Tradition and superstition are vitally important

cardsThe level of superstition and tradition present in everyday life in China is astounding and wonderful at the same time. Besides the obvious aversion to unlucky numbers such as 4 and 14 the Chinese hold a wide range of beliefs that run deep through the cultural backbone of society. To integrate into local society means to accept that some things which may seem illogical to a westerner are just different here. Just as a Chinese person may not understand why walking under a ladder is bad luck (not that all westerners understand this either) we might not understand why clipping finger nails at night would summon ghosts to the house. However unusual these customs and beliefs might seem a basic understanding of them can help ease integration into society, and more importantly can help those wishing to do business here without offending anyone. This is the same in any country and tends to be one of my first points of research before heading to a new place.

One particular tradition worth mentioning is the casual use of fireworks. Having arrived shortly before Chinese New Year last year nothing could have prepared me for what I experienced on the night. While it is not exactly an experience I would like to relive I would say that it is something that needs to be experienced once to be fully understood. The use of fireworks in celebrating the New Year or the opening of a new building is an age old tradition which the Chinese have practiced since the 7th century and reflects the strong link with past customs. If you haven’t experienced the fireworks barrage of the Chines New Year make sure to do it soon or you may miss the chance all together. Fireworks risk becoming a thing of the past as governments encourage people to celebrate in a less environmentally unfriendly manner.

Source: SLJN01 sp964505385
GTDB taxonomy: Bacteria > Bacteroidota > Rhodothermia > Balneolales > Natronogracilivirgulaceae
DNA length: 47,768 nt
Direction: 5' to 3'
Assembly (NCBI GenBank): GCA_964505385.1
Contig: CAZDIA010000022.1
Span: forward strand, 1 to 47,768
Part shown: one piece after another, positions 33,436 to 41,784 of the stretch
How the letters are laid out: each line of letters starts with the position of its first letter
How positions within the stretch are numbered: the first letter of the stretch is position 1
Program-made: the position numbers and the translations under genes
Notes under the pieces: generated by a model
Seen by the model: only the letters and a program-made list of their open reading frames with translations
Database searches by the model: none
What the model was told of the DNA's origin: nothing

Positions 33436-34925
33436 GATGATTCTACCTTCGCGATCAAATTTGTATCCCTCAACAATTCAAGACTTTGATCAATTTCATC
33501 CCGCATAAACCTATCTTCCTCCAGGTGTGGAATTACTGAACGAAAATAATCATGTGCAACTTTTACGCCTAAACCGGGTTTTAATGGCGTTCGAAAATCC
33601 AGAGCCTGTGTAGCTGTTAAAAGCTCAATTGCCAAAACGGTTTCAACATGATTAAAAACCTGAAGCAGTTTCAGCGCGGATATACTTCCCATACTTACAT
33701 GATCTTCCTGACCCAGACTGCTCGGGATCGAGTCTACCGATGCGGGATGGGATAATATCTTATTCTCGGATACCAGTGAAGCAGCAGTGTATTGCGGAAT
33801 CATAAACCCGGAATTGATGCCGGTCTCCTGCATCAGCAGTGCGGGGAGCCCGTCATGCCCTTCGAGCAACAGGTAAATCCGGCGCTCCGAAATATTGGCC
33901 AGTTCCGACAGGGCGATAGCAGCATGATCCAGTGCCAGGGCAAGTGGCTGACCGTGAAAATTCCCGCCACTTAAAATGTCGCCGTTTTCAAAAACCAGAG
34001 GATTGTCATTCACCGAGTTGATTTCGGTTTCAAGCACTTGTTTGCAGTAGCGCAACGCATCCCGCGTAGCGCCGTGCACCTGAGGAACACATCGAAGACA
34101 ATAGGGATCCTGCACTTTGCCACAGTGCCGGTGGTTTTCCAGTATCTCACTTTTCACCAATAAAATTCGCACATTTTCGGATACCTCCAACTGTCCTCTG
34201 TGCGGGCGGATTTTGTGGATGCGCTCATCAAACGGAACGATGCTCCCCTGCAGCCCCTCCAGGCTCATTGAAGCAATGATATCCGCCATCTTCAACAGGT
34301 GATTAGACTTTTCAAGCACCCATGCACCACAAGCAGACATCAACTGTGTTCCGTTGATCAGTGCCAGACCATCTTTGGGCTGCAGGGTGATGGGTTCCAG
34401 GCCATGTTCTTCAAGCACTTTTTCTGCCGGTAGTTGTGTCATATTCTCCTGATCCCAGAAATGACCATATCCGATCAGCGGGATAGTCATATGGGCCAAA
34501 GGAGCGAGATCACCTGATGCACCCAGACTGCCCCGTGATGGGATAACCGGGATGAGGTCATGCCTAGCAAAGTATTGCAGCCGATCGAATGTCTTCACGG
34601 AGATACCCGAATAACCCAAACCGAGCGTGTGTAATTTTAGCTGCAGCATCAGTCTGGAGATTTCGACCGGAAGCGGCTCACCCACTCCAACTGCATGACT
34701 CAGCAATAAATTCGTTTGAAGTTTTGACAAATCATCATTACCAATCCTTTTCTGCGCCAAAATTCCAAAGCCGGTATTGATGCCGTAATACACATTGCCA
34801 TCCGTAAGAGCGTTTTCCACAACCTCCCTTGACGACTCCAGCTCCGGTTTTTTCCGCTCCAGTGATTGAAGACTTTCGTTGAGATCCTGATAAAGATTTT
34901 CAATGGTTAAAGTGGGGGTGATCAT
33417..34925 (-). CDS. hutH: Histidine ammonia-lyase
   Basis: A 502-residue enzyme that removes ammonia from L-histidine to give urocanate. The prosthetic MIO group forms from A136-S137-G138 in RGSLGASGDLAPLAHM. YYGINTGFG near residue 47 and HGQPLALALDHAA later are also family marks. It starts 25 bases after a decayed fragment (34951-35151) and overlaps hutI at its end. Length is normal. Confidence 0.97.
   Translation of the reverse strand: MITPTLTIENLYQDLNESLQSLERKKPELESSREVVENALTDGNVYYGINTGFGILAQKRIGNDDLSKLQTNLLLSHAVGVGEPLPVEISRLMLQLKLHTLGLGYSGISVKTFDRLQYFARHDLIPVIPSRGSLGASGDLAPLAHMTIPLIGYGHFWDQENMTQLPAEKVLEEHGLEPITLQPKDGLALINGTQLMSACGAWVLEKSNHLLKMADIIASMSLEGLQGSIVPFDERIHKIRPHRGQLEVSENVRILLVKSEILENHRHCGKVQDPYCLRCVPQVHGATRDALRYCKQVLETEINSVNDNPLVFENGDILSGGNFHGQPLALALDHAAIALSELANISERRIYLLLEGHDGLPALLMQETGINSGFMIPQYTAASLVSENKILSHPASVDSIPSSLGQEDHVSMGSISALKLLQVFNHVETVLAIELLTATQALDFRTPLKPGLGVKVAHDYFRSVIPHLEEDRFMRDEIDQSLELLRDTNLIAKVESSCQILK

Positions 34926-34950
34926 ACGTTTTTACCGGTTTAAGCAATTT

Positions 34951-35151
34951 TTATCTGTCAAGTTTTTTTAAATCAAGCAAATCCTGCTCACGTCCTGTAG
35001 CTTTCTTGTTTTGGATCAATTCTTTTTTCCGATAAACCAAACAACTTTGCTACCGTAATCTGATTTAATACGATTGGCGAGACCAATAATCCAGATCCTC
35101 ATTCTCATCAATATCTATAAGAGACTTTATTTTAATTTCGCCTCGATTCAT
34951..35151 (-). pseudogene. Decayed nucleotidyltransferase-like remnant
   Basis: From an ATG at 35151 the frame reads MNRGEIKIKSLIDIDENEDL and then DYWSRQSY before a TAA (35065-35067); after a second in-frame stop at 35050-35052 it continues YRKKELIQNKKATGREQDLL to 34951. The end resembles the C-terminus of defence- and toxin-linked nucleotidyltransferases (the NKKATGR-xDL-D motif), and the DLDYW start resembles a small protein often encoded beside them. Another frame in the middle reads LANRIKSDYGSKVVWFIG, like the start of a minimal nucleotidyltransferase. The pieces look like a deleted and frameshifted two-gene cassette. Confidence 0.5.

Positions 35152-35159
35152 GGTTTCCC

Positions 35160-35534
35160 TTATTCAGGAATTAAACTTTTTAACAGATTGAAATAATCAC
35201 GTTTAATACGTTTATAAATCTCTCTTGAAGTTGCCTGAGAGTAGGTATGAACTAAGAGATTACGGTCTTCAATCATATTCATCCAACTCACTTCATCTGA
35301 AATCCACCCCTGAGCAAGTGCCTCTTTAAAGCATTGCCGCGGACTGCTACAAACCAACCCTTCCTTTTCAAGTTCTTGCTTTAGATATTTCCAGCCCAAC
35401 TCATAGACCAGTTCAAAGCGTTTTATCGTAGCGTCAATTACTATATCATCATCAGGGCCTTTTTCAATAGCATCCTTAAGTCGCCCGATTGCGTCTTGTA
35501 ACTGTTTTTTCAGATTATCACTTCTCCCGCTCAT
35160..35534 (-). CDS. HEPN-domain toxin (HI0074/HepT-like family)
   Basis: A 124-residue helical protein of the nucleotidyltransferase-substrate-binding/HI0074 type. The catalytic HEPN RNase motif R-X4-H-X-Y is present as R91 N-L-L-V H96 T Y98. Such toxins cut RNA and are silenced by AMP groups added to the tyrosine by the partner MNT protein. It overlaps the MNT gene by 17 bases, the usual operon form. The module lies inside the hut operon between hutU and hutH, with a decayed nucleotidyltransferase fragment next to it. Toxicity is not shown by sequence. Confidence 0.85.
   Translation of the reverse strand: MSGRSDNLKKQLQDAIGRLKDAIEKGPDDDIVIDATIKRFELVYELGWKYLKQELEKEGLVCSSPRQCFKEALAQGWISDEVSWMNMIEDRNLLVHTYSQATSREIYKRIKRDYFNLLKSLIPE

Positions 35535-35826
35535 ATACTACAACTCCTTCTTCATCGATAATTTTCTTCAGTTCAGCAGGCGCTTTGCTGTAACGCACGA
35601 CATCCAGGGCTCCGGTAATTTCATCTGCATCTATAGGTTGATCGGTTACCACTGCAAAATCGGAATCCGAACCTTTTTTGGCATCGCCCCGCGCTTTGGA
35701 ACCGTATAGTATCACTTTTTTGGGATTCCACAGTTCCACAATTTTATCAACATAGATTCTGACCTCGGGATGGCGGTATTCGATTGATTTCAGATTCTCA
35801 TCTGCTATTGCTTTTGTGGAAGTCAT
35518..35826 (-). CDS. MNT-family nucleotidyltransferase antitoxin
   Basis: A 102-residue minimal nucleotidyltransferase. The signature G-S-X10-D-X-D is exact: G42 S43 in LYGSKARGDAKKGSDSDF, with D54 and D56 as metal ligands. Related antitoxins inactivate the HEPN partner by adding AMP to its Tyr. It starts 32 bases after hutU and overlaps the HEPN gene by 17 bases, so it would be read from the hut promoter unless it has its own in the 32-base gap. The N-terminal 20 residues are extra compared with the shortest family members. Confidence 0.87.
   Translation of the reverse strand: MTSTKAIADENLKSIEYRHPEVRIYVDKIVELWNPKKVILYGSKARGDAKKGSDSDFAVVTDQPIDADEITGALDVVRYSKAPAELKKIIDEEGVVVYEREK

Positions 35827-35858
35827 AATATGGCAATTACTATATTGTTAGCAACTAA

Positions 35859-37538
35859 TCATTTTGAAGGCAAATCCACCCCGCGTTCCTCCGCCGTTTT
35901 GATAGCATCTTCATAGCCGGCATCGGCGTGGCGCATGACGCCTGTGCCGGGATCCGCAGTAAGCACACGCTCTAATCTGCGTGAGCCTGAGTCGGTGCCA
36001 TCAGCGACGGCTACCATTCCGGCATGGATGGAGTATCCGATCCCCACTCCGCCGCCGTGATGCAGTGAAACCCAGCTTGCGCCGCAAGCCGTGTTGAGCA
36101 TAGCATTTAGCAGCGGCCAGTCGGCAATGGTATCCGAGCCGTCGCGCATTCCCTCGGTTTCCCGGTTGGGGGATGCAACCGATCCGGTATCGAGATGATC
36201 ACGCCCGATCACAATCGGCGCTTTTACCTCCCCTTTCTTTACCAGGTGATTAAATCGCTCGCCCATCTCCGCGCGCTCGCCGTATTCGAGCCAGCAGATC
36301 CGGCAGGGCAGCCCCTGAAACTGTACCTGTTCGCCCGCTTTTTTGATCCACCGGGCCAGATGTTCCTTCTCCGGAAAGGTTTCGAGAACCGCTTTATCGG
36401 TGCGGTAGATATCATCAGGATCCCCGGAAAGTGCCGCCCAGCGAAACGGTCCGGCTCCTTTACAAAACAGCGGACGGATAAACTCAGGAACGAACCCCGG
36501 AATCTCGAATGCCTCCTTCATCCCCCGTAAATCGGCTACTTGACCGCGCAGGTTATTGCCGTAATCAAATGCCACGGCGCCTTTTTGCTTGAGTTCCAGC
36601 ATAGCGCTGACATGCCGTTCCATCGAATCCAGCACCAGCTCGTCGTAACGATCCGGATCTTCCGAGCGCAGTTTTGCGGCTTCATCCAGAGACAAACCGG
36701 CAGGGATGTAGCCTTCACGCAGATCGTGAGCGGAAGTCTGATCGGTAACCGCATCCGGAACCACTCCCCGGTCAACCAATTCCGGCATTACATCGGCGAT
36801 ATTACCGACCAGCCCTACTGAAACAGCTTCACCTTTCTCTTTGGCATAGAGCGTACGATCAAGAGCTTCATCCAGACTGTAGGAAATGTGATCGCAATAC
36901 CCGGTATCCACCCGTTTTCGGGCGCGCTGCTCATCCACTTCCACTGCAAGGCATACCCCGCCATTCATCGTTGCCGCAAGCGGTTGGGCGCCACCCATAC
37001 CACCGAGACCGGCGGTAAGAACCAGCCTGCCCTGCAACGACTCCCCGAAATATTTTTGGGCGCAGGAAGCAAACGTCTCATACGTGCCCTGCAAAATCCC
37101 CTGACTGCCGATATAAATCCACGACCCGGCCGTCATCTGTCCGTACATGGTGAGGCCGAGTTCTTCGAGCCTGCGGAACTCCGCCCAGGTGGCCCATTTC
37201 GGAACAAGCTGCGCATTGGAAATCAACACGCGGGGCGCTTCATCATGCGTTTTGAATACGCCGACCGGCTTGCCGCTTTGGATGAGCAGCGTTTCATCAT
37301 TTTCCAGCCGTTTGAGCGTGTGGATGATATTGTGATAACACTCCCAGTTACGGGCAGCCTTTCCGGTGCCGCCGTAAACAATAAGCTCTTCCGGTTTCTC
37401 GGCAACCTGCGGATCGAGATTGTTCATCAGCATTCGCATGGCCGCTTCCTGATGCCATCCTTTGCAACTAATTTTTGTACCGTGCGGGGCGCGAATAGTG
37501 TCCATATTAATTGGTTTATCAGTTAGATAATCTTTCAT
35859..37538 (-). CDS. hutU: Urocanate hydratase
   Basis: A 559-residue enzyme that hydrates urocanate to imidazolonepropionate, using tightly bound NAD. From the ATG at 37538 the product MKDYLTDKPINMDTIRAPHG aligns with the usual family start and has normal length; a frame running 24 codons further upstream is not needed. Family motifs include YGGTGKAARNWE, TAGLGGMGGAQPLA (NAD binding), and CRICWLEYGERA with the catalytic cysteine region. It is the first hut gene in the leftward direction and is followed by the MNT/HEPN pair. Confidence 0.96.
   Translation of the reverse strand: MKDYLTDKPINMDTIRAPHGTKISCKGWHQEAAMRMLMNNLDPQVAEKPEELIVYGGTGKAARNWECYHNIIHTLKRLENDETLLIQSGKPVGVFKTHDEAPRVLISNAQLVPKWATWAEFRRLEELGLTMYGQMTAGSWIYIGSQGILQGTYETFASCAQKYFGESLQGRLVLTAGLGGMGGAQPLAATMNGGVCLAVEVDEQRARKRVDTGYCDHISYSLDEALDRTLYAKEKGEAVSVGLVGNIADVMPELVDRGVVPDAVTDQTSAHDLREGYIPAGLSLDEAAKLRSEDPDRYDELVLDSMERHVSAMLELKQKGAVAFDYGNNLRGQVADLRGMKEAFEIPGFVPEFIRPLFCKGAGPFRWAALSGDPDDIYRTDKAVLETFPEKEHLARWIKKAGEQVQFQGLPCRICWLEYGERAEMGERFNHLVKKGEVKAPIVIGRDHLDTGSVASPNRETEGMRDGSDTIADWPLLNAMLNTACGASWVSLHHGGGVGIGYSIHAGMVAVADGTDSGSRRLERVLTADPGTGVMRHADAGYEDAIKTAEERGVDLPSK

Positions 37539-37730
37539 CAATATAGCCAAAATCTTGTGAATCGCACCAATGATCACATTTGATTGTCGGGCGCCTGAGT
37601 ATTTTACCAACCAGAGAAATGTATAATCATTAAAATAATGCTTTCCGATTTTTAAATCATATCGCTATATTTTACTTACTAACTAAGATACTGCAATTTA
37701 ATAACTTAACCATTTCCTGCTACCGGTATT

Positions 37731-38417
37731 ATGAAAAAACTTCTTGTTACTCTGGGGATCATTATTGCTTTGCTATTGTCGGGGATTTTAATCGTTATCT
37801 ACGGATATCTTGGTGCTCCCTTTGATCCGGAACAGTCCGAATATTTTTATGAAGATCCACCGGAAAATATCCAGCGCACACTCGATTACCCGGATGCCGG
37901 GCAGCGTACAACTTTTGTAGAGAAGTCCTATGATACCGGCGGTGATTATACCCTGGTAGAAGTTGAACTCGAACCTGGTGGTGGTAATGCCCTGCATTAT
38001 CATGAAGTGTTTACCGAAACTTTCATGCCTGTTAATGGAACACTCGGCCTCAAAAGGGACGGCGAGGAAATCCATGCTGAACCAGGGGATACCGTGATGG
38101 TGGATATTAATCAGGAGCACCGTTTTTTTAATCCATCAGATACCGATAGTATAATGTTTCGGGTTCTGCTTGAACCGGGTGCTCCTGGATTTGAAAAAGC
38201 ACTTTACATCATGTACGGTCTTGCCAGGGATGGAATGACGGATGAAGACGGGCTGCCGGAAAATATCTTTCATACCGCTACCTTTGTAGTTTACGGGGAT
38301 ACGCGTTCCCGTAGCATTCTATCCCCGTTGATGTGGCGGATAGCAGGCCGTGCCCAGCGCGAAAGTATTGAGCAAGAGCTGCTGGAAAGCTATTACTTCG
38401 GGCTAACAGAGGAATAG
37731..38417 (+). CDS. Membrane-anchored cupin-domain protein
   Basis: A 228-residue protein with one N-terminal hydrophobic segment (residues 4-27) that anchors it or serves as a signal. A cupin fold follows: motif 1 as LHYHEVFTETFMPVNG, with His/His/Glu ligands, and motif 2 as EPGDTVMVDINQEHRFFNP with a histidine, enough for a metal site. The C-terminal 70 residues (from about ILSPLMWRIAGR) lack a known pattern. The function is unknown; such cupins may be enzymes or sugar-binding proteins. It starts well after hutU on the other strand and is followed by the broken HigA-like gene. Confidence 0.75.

My time in China is over but I will never forget the things I have learned here. China will continue to dominate the globe for the near to long term future and so I am glad to understand this complex culture better, if only that little bit. Having travelled here with a negative disposition I have once again learnt the same lesson I have learnt over and over in my life. The lesson is that every country is different, every culture is unique and the perception you have of them is one the more often than not is created by those who know little about either. Open your eyes, open your mind and accept what might feel unfamiliar at first and allow yourself to experience something different. It might be peculiar, it might taste weird but in the end the worst that can happen is you don’t order spicy chicken feet again.

Zài Jiàn China! I will be back…


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Born in Germany, but raised all over the world, Jasper feels at home wherever he is at the time. Wildlife, photography and brands are his 3 great passions in life.

Originally written by Jasper Rehder, 12. February 2015. Last updated 15. May 2023